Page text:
British author Laline Paull is setting the book world abuzz with her debut novel, an imaginative and gripping tale which takes place in a beehive. Paull began studying bees after a beekeeper friend died; the fascinating societal structure of the hive inspired her to write The Bees.
Flora 717 is a worker bee living in a hive valuing conformity. Born “obscenely ugly… and excessively large,” Flora is saved from immediate execution because a ruling class priestess wants to use her in an experiment. The hive’s rigid caste system relies on mind control and strict job divisions, which keep the hive operating for the good of the group, but its totalitarian mindset allows no individual freedom. Flora defies the limitations of her Sanitation class: She is able to speak, block other bees from accessing her thoughts and use her abilities to forge a unique role for herself when the survival of the hive is threatened.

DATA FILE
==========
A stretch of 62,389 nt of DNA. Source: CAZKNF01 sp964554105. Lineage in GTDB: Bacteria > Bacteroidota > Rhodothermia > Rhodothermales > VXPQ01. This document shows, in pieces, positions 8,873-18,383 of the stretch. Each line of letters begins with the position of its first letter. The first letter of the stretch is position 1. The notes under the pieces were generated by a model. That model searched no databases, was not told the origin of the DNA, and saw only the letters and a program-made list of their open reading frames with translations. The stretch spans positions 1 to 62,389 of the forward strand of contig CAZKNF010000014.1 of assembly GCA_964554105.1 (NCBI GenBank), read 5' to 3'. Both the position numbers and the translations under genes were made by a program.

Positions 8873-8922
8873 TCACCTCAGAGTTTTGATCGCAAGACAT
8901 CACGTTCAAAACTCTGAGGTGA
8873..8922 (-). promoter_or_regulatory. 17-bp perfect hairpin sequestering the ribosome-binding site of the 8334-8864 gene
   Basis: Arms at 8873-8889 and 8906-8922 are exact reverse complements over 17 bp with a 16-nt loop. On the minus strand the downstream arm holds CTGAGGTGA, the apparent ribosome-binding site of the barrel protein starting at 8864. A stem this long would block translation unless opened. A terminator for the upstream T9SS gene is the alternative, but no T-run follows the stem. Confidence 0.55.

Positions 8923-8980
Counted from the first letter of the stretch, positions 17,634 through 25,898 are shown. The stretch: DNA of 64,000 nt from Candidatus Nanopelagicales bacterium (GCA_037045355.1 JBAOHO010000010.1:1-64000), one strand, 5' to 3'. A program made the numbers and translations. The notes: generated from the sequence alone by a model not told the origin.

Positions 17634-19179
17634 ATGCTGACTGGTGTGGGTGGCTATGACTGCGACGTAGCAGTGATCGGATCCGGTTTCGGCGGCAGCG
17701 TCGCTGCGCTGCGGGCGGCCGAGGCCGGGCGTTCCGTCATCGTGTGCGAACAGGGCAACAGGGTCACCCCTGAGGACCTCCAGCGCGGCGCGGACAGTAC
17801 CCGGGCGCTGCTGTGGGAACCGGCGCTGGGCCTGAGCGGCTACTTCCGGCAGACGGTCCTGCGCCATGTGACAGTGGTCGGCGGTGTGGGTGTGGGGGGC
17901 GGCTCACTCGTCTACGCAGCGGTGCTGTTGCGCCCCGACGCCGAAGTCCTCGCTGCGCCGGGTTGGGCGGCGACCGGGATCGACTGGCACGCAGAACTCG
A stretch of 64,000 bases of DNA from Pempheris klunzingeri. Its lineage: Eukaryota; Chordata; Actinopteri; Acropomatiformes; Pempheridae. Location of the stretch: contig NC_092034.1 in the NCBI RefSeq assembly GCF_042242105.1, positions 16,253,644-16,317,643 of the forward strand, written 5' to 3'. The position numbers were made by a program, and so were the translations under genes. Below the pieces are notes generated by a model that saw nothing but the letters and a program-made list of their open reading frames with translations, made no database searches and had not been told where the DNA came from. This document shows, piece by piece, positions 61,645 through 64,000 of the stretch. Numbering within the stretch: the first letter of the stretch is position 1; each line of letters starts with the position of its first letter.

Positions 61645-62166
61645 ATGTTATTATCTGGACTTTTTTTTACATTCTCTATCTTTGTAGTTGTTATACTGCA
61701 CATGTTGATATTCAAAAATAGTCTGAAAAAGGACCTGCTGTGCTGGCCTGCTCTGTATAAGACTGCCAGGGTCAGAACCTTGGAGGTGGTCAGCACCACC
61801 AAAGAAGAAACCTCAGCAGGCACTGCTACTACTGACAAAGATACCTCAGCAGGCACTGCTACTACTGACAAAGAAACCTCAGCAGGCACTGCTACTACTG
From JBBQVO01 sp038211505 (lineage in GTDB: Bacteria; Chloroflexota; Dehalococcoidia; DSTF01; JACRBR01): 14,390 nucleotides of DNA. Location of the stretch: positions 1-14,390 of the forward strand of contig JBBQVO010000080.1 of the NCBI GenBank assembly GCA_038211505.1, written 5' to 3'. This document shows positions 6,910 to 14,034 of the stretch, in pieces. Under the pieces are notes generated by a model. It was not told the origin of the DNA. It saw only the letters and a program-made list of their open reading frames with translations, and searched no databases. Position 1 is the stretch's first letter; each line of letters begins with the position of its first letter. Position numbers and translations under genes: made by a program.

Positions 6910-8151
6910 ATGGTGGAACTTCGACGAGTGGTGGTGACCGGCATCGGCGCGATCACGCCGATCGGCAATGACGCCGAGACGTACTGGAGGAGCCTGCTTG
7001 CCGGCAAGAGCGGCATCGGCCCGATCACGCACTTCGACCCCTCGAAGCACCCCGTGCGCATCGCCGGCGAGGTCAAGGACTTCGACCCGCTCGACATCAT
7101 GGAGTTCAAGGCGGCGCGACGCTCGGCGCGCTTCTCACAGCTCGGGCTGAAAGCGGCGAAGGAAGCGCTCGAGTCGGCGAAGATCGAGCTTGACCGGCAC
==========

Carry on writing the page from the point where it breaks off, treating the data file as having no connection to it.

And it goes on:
In creating the intricate life of this honeybee colony, Paull did everything from attending beekeeper classes to watching nature unfold in her backyard. She blends factual bee behavior, like building honeycomb nurseries or the “dancing” and antennae touching which bees perform to communicate information, with elements of goddess worship, Catholic prayer and the British monarchy in her creation of a detailed parallel world. As in nature, The Bees is sometimes chillingly violent. It is also surprisingly funny, with its swaggering Drone class reminiscent of any Animal House frat bro collective hopped up on testosterone.
The Bees is being compared to the modern classic Watership Down by Richard Adams for its thrilling adventure and social commentary wrapped up in an animal story. This story makes a perfect book club choice or escapist summer read as Flora 717 takes the reader on a wild flight. Is Flora a traitor or a savior? The bees in your garden will never look the same again.